My work experience taught me many things. Don’t be afraid to start a career on the bottom. A good work ethic will give opportunities for promotion. The military gives lots of responsibilities and authority to young and somewhat inexperienced personnel. That doesn’t happen in the civilian world. Feel proud in what you do. You should feel as good about doing an excellent job as a Captain as you did as a Cleaner. Remember, “A chain has many links; all links must be strong or the job will not be done with success.”
Welcome home to the United States. Hopefully your future will feed on good events you may have experienced.
(My 22 year old grandson is visiting on leave with his bomb sniffing dog, “Issi” after their tour in Afghanistan. He will soon be experiencing a civilian transition when his tour is up next year.)
“Don’t be afraid of your fears. They’re not there to scare you. They’re there to let you know that something is worth it.” ― C. JoyBell C.
Opening my eyes this morning, the first thing I saw was my room, as humble and unchanged as ever. I heard the cliché bird chirping of my alarm going off and I groaned as I forced myself out of bed. There is nothing to be afraid of in my morning. The monotony is satisfying and something that I know will stay consistent.
As a protector of this country, there is not that satisfying monotony. Waking up in a different area constantly, to new sounds and strange people, is normal. During times of fighting, fear is evident from the time your eyes open to the time your eyes close.
Fighting for something you consider worthwhile is the most courageous endeavor you can face. Anyone can become accustomed to routines, but it takes a true hero to be willing to face the unknown. As warriors, fear is not a wall, but an obstacle that can be taken over with willpower. There is nothing more valiant than to fight for what you believe in. Thank you for putting yourselves into the unknown, and being the epitome of strength.
Wendell was a Flight Instructor in the B-17 during WWII. Twenty-five years ago he saw something that few others saw from a long-haired, want-to-be metal head, social reject. His kind words helped steer me onto a path towards becoming an Air Force pilot. His widow told me she framed three letters written to Wendell. One writer stated that he would follow Wendell “To hell and back.” The second writer simply told Wendell “to go to hell” and my letter that I sent to his family after he passed away. If Wendell taught me anything, it is to “Not be afraid to live your dreams.”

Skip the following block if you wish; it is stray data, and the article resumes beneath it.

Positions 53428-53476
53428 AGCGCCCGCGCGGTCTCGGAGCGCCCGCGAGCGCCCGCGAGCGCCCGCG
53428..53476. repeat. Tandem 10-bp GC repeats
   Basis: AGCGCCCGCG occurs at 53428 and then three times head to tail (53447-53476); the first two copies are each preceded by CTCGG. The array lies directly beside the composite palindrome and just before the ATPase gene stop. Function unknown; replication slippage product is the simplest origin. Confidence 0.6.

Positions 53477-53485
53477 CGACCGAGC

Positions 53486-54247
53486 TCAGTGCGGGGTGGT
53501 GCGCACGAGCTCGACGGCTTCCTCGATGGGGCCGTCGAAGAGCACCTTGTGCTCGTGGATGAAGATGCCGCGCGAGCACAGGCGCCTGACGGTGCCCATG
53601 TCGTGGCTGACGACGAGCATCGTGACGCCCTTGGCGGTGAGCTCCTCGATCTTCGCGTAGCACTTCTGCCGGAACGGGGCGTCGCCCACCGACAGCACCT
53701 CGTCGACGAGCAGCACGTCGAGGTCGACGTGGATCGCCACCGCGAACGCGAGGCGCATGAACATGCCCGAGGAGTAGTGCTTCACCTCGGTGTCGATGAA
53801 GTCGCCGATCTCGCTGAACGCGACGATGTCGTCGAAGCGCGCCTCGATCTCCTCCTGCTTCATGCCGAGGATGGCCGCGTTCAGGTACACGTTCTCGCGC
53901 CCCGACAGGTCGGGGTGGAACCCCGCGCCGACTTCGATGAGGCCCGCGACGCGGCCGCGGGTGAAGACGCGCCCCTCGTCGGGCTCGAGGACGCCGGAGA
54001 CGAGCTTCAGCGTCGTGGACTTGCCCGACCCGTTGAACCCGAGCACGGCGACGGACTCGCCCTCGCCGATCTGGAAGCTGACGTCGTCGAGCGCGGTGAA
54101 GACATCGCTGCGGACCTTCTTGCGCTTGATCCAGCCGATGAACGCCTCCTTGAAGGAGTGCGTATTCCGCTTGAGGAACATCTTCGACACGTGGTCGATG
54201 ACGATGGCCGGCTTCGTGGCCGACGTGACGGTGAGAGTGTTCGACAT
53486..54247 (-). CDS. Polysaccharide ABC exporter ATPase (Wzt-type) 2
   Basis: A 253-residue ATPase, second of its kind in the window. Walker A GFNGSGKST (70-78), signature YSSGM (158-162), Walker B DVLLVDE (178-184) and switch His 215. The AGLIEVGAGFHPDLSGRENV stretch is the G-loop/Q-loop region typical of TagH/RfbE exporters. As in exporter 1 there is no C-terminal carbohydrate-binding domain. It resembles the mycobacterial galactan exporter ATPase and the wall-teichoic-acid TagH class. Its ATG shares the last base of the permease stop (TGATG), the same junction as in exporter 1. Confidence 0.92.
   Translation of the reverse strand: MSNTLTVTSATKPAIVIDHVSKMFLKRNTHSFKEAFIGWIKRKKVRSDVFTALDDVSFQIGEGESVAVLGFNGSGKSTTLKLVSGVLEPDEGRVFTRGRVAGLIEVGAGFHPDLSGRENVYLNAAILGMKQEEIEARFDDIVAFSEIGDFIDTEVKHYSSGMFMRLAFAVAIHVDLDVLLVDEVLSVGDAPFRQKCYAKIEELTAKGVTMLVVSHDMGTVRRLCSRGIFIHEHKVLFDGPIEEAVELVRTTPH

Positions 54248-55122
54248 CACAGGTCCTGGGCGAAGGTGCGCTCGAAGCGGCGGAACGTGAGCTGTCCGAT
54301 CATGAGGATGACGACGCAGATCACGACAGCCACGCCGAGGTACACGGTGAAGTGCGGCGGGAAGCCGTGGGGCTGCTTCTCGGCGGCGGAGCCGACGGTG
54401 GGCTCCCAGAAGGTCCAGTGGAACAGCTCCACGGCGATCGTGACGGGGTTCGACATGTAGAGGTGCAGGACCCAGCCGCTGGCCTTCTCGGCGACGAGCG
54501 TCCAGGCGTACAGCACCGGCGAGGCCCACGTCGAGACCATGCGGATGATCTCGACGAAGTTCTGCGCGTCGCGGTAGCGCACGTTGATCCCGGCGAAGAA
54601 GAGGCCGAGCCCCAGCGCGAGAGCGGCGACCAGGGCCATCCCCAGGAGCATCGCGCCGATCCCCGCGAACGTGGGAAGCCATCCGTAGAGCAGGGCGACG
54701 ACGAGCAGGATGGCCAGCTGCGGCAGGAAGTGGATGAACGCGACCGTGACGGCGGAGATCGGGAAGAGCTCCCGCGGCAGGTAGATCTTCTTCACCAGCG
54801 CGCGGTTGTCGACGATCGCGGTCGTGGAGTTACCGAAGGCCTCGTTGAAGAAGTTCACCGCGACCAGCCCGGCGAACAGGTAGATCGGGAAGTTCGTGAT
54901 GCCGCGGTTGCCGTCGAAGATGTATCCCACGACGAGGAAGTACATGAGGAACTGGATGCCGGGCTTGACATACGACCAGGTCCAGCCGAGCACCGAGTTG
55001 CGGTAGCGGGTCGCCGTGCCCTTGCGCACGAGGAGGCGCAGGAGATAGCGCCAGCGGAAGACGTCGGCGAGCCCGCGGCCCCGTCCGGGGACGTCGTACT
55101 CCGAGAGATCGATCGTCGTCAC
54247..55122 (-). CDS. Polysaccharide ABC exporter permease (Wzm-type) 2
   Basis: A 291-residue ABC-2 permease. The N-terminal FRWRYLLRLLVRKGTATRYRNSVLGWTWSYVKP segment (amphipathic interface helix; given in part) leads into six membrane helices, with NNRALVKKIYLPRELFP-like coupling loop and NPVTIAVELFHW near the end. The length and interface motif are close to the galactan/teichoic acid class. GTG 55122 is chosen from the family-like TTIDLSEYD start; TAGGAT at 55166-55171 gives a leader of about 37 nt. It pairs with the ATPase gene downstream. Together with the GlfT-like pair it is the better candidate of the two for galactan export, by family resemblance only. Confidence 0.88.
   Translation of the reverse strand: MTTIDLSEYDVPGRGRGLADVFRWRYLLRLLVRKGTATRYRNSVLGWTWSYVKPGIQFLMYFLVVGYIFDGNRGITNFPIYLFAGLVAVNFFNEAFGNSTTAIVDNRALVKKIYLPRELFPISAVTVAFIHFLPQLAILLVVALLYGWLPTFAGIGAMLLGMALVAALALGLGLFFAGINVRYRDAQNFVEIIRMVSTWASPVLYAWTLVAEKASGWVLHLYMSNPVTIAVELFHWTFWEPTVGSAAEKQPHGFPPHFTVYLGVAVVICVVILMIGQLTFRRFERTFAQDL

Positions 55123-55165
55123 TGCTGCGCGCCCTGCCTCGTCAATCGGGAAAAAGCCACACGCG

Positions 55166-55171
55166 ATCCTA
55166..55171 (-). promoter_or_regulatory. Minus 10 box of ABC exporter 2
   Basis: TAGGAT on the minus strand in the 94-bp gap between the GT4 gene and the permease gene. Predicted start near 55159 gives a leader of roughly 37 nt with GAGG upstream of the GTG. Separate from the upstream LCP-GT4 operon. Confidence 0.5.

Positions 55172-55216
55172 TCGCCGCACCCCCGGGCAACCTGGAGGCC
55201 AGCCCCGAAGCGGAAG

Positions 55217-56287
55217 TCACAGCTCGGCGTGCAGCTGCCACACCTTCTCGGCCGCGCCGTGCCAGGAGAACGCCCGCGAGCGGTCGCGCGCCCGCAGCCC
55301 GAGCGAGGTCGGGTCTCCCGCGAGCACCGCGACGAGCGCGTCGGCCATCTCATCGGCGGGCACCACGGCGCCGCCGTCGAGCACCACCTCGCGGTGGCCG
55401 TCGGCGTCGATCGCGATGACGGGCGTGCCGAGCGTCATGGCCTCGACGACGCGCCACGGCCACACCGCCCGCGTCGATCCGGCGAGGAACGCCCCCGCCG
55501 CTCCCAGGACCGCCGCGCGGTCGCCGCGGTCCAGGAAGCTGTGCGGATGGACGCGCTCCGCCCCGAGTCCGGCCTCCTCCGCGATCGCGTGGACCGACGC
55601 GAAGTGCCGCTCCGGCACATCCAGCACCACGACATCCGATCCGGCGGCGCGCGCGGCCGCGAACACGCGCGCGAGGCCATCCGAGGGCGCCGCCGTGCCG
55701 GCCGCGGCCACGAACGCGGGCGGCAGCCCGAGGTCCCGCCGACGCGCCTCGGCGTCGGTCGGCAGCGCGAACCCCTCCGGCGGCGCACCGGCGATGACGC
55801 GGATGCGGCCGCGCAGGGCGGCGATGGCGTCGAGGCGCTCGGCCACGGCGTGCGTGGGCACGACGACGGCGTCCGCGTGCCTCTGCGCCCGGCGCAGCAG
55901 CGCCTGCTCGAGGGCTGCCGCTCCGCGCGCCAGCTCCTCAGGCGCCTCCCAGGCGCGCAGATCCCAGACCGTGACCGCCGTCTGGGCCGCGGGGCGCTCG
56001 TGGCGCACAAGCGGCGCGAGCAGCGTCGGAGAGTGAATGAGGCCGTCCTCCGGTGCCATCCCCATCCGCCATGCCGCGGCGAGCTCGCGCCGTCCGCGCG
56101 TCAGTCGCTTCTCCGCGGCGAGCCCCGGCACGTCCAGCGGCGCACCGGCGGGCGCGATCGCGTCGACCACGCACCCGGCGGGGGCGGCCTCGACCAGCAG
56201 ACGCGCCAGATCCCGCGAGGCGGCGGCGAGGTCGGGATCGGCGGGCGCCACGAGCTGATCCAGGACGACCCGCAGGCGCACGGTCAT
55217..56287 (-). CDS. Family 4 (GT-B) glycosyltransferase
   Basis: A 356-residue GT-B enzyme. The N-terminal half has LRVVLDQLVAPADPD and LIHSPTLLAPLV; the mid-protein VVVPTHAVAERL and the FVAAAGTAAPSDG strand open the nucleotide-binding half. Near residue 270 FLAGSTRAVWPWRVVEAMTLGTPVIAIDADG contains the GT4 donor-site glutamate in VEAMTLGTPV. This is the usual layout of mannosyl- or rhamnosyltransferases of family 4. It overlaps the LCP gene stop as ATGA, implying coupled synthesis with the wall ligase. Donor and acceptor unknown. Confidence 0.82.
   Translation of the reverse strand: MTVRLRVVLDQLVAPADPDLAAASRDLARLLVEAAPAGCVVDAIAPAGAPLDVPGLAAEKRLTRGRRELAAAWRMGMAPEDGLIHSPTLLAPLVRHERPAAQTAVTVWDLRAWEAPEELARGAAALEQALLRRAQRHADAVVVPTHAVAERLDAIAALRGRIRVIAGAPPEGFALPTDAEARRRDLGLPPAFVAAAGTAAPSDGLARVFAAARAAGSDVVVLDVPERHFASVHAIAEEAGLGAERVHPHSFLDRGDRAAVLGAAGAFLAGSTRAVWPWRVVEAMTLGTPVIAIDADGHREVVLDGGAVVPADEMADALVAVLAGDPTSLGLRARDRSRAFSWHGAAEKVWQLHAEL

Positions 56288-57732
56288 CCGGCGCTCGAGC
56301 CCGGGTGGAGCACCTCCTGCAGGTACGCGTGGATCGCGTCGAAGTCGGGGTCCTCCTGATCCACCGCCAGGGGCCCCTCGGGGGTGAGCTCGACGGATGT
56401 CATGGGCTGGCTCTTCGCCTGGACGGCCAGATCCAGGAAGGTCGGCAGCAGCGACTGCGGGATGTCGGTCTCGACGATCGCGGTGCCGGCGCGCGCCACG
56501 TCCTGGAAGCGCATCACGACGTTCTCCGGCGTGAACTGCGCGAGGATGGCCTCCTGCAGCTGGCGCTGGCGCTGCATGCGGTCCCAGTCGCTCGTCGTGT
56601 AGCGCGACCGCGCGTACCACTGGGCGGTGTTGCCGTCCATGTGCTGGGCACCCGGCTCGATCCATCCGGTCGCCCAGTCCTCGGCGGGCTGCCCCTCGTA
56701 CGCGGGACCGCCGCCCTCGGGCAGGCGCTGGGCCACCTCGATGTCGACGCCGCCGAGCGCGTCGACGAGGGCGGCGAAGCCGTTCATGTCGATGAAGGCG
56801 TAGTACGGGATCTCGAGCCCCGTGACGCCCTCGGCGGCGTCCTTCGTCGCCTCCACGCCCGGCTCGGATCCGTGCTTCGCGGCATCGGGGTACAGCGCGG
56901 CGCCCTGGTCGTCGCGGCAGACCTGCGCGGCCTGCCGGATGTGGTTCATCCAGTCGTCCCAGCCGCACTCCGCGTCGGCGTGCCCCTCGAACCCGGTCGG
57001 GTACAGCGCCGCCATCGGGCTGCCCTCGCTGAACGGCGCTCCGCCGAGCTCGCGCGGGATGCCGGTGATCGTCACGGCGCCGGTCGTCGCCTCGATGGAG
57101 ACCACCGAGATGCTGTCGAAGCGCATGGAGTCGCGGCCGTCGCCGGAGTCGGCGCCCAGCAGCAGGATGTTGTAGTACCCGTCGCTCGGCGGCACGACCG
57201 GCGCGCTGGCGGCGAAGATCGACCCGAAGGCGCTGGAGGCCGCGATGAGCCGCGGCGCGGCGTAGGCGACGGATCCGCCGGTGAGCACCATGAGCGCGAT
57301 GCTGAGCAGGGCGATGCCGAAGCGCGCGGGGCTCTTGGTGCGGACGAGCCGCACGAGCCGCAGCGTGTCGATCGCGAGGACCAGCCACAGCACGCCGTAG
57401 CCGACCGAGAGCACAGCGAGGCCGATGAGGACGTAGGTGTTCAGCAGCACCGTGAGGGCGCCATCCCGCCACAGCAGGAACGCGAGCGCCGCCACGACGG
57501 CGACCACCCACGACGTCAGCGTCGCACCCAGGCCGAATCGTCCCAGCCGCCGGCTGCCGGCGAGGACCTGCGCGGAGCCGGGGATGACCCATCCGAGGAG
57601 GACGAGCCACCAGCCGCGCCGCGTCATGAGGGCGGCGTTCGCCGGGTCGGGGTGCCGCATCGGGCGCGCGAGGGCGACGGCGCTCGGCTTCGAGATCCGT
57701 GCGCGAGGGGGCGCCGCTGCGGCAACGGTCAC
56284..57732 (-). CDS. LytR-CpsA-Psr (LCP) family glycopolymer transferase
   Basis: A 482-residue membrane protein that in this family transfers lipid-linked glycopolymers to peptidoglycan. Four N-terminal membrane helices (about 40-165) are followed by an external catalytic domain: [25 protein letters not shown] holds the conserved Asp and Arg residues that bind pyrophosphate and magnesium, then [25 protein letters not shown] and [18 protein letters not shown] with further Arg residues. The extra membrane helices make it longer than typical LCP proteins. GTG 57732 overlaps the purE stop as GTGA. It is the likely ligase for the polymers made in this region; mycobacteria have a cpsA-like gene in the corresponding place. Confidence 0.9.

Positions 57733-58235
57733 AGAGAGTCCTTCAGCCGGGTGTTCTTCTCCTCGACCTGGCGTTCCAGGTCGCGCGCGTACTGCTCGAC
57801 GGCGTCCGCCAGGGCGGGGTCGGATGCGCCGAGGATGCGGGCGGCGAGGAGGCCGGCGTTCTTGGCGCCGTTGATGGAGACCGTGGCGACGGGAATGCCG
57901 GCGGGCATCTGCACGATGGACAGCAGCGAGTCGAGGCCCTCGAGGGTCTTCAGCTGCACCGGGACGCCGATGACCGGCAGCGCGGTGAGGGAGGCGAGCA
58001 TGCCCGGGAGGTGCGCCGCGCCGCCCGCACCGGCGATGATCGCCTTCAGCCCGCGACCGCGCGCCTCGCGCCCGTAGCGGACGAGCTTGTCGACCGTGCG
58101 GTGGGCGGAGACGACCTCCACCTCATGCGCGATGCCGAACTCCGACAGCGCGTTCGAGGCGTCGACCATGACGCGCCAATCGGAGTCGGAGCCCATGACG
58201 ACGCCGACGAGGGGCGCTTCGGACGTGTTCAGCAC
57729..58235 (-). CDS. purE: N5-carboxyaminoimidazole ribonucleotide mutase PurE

Bert was a Marine in the South Pacific assigned as a Crew Chief to Pappy Boyington’s outfit. Bert’s simple stories of life and death drive home the reality of those desperate times. Bert has just celebrated his ninety-seventh birthday and the one constant in life other than his faith a Higher Power is the oath he made to himself as a starving Marine. Never pass up chow.
Danny was drafted to fight in Vietnam. He served his tour and returned home to a land divided. He was one of those who directly suffered the taunts and spit of fellow Americans. The shaming nearly ended his life. In the months after he returned, Danny threw all of his medals into the river. I pray that no one ever has to relive the days when one felt shame to wear the uniform in public. After Vietnam, Danny discovered that the key to life is love.
I served for thirteen years as an Air Force C-130 pilot deploying to Bosnia, Iraq and Afghanistan. We all join for different reasons. Some want adventure while others do it for the benefits. Many didn’t have a choice because of a draft or it was their only way out of a bad place in life. The reasons are as numerous as the stars. We learn tradition, honor, and sacrifice in basic training, our Training Instructors teach us that the only way to survive is to rely on those in the fight.
When the chips are on the line, the odds are stacked against us and it is time to “Go Downtown” we all realize that we don’t fight for nation, glory, fortune or fame. We fight for the person next to us; we move mountains for someone who is in a bad way just because we know they would do it for us. We live by the code of “No One Left Behind” and dare the enemy to try to stop us.